HARRISBURG, Sept. 23, 2014 – Urged by state Sen. Judy Schwank to examine the growing problem of heroin and prescription drug abuse, the Center for Rural Pennsylvania canvassed the state and issued its report today.
Sen. Schwank said she worked with Sen. Gene Yaw, the center’s chairman of the board, to study the problem following a spate of heroin and prescription drug-related overdoses and deaths in Topton, Berks County.
As the center released its report today at the Capitol, Schwank said she is “encouraged” by their work and how Pennsylvanians will benefit.
“There is recognition now that this very serious problem is something that can be dealt with in the commonwealth. And I look forward to being a part of it,” Schwank said during the Center for Rural Pennsylvania’s press conference. “I look forward to seeing what we will accomplish as a legislature and as a commonwealth to help target this problem.
“This is our blueprint. This is where we go from here, not only to make sure we pass the legislation that’s sitting before us right now, but to think about what we have to do in the future and focus on that.
“Legislation isn’t going to be the silver bullet. We need to ensure that our community members are educated; our youth, certainly, are educated; and our medical community understands the problem. It takes all of us, including law enforcement and our judiciary, to work together to resolve this.”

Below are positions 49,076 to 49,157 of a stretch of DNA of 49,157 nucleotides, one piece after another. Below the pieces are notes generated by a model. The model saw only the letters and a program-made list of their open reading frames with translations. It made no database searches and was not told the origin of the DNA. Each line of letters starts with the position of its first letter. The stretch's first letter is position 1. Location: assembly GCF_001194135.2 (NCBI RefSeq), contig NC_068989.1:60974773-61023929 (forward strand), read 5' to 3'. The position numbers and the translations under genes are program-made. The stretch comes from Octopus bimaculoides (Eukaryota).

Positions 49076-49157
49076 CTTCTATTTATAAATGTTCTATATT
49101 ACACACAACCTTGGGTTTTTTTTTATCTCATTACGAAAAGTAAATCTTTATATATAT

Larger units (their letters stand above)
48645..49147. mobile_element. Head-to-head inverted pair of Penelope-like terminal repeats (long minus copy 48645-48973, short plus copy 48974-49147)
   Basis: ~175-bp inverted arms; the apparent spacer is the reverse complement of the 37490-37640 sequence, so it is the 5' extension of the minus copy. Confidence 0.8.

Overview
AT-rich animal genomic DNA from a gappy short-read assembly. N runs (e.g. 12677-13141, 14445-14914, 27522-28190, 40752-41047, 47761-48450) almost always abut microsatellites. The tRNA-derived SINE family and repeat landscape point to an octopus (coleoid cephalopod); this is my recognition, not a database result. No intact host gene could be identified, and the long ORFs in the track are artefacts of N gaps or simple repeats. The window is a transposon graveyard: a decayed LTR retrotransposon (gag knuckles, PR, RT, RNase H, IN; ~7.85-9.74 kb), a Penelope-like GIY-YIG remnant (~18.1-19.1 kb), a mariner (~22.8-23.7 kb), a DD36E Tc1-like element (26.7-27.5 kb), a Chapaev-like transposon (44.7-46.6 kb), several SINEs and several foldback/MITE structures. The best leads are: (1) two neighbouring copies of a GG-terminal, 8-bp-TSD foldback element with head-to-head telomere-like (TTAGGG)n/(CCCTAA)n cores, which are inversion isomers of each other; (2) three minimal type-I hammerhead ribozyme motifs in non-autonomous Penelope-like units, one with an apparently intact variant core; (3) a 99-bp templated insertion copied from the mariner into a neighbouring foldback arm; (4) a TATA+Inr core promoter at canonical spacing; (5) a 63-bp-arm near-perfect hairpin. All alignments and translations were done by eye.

Schwank said she went to work on the heroin epidemic after 5 Topton residents died this past spring.
After first organizing a town hall meeting that attracted more than 10 times the people she expected to attend, Schwank said she looked across the commonwealth and approached Sen. Yaw.
Parents, families and communities were hurting, and continue to hurt, she said.
“You have to look into the face of an anguished parent to understand what they’re dealing with. And, there are so many of them out there,” Schwank said. “I don’t use the words epidemic or crisis lightly. But in the case of heroin abuse and opioid drug abuse, I believe those words are the words we should be using. That’s how serious this problem is.
“We applaud the Center for Rural Pennsylvania for focusing specifically on the issue in rural Pennsylvania. We know that this is an issue in our urban and suburban areas as well.”
Schwank recognized Reading Hospital’s chief of emergency medicine, Dr. Charles Barbera, for his role in helping to guide the response to the epidemic.
“He has been a wonderful advocate for us on this issue and has helped to guide us in some of our efforts in Berks County,” Schwank said.